loved her. She writes Nelly, "". There is another motivation for the

marriage: money. Though his marriage with Isabella Heathcliff has placed himself

in line for not just money, but Edgar Linton’s money. With Catherine and

Isabella’s deaths and the birth of Catherine II and Linton Heathcliff,

Heathcliff continues his manipulations into another generation. The forced

marriage between first cousins Catherine II and Linton, with all is a

accompanying duplicity, is a the final act of revenge. The subsequent deaths of

Edgar Linton and Linton Heathcliff leave Wuthering Heights and the Grange in

Heathcliff’s possession. The vengeance is complete: Heathcliff has everything

dear to Edgar, his property and his daughter; the younger Catherine, because he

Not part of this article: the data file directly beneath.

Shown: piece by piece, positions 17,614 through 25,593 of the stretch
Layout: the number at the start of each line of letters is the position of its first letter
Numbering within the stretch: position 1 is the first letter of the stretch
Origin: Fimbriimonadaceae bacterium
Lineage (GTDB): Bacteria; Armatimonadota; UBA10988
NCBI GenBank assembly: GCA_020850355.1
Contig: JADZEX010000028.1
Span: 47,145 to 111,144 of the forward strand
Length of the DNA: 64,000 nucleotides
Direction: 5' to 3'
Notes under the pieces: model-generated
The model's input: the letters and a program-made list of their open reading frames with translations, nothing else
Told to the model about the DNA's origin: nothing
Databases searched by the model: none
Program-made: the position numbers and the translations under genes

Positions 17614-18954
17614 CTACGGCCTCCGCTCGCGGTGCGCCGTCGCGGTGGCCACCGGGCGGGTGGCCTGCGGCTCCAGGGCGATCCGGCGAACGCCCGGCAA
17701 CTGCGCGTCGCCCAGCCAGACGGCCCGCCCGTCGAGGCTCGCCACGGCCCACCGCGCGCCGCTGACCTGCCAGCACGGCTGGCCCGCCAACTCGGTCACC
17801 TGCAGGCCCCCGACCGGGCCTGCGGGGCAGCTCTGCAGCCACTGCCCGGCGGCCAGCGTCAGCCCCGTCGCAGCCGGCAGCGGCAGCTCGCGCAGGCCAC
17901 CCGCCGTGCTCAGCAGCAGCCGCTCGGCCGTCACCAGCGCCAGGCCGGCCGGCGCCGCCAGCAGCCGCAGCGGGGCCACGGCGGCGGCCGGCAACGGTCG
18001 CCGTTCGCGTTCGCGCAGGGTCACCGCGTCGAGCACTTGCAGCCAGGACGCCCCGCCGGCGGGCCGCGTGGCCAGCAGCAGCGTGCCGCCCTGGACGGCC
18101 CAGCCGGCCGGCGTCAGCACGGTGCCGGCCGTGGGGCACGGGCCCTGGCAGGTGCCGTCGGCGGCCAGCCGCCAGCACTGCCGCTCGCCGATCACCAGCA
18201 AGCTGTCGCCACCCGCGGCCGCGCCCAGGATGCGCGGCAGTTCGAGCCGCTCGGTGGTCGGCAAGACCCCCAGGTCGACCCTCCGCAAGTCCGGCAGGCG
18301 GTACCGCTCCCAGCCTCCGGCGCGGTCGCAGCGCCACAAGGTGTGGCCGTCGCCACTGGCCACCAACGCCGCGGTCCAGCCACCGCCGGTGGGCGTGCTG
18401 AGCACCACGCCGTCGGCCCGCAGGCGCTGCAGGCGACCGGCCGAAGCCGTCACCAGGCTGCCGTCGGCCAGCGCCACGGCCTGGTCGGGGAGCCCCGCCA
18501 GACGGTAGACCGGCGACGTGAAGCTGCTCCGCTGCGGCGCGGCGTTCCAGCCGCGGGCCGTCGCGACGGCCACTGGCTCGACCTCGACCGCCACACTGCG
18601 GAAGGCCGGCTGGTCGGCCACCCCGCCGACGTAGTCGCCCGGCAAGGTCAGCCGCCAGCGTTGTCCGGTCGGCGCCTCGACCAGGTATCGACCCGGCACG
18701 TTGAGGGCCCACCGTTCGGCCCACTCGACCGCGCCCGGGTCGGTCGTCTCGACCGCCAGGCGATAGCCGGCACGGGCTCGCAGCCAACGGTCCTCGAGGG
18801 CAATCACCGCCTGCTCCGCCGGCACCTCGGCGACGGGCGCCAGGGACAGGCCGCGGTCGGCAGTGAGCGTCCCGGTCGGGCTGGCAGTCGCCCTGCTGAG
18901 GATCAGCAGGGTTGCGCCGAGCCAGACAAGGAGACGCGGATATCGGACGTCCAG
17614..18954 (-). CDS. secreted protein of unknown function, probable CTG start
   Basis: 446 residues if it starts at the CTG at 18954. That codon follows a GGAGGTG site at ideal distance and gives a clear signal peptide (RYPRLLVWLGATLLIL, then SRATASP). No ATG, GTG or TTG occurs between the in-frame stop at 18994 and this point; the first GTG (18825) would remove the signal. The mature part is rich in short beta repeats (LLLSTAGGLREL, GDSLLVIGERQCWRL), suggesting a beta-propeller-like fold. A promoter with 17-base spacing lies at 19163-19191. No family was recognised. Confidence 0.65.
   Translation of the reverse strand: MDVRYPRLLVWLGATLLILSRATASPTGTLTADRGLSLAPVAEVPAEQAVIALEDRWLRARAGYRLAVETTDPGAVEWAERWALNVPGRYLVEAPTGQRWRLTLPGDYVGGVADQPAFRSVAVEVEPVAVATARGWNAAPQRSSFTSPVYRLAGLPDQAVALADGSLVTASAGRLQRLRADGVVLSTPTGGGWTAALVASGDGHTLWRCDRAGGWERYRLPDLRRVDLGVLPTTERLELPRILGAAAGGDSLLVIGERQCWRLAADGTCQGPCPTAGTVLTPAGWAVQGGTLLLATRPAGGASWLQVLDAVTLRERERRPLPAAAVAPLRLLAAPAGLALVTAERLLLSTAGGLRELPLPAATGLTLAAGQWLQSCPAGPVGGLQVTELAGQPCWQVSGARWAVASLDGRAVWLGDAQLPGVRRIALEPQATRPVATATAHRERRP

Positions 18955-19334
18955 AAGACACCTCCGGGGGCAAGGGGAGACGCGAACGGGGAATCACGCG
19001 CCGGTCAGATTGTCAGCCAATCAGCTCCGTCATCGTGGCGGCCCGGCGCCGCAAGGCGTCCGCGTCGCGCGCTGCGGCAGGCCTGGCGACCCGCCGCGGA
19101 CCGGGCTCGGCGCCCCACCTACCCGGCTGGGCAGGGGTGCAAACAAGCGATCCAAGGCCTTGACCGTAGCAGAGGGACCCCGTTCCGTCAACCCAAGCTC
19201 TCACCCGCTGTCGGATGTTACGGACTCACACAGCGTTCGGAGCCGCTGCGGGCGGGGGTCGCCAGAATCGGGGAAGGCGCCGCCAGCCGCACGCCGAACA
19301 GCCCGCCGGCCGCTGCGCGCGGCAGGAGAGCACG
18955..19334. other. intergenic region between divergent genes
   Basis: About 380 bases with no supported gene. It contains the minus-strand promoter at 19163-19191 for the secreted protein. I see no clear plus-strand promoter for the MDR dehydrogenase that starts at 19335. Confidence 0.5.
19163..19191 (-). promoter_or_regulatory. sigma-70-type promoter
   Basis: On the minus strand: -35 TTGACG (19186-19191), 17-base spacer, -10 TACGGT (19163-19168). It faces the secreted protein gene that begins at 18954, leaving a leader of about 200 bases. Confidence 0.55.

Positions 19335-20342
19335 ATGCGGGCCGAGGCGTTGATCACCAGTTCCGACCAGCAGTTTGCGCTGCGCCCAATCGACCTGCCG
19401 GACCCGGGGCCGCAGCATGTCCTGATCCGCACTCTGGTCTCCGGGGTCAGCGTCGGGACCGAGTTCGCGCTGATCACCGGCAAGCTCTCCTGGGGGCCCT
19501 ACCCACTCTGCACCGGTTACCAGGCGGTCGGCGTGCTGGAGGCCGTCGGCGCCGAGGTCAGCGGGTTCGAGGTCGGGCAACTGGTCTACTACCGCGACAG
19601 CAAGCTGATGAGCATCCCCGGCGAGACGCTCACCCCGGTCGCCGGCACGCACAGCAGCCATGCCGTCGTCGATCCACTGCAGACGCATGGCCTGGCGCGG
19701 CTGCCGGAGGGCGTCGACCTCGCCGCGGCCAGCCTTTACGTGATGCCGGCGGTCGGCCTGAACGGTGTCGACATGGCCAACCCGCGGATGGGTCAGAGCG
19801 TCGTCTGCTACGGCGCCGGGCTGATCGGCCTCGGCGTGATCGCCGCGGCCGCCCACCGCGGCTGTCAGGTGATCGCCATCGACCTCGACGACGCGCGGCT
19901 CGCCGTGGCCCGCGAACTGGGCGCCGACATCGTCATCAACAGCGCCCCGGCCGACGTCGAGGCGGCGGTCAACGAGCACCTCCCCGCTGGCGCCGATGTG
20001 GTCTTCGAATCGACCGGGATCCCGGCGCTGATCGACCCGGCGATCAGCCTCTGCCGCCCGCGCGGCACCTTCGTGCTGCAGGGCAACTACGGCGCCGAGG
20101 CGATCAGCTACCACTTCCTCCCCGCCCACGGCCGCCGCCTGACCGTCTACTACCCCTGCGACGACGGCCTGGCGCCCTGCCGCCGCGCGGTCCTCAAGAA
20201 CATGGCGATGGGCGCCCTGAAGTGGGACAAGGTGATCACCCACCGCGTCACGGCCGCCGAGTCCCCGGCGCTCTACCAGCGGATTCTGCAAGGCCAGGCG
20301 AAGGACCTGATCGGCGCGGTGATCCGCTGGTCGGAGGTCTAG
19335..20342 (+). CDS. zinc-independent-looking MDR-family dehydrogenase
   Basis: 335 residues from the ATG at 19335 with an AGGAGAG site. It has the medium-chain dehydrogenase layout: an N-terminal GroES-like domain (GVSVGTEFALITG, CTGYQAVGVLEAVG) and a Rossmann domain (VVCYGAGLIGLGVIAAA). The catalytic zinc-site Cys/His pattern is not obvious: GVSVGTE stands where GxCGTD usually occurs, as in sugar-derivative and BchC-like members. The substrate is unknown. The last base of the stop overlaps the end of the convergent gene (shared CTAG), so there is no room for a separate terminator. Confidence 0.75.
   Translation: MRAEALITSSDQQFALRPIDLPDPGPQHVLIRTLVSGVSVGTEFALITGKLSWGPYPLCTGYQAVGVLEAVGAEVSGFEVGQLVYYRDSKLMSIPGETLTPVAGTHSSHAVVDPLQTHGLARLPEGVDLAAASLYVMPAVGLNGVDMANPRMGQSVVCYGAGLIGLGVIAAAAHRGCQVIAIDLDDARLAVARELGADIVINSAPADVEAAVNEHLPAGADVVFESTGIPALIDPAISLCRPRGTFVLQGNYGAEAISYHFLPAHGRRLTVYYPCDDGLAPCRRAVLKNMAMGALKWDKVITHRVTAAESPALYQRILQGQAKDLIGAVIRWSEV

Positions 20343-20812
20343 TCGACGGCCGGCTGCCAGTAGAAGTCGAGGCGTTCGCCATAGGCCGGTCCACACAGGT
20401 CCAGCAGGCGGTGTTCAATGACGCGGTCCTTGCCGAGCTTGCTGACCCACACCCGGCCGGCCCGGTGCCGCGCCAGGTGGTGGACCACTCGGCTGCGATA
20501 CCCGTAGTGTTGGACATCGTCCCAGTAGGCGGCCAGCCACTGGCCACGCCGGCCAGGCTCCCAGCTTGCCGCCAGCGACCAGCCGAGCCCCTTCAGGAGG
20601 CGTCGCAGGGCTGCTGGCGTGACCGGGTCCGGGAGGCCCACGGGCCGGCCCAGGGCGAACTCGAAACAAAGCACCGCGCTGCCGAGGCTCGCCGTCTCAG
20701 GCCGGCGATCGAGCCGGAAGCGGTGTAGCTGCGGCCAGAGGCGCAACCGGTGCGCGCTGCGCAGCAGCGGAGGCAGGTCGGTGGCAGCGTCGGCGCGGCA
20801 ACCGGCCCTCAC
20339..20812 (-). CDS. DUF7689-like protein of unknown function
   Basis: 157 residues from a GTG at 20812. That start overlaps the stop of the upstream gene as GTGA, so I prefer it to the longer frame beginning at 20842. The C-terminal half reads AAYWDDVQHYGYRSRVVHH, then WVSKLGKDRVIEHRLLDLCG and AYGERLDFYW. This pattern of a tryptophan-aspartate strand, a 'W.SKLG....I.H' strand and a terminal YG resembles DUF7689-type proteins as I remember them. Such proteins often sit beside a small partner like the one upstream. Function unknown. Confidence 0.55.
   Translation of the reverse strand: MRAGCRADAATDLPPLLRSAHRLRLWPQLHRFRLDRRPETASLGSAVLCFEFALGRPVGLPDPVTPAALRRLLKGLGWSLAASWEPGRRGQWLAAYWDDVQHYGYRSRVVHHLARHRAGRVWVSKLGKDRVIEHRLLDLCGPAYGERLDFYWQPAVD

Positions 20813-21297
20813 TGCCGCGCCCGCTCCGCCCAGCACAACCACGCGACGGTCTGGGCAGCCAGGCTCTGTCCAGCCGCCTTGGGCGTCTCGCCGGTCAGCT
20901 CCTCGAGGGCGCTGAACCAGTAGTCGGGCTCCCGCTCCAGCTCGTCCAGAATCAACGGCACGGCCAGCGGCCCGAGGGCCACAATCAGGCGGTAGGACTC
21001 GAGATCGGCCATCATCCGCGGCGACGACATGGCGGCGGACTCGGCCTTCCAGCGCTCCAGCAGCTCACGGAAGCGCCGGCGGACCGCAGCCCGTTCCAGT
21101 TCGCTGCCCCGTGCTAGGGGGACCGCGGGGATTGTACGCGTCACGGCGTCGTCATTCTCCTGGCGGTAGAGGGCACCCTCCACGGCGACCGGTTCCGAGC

could not control her mother and he may feels that shre should have been his and

Catherine?s daughter; and Hinley’s son is turning out to be another Heathcliff.

Complete victory for Heathcliff, but then a strange thing happens: Heathcliff

starts to mellow. He seems to realize that however complete his vengeance it

gets him no closer to Catherine, her shade still wonders the moors. Heathcliff

professes to Nelly, "she has disturbed me, night and day, through eighteen

years" (264). It is when Heathcliff prepares to spent eternity with

Catherine that he final finds peace, with her and himself. Catherine?s coffin,

buried for eighteen years, is dug up and a panel removed so Heathcliff?s

remains can mingle with her?s. With Heathcliff?s death there is at last

peace at Wuthering Heights. He and Catherine are together for all time. The

property, both Wuthering Height and the Grange have been returned to their

rightful owners Hareton Earshaw and Catherine II. Heathcliff had schemed to

leave her destitute, but she will end up with both properties after her marriage

to Hareton. A full circle has been completed and everything is as it should be,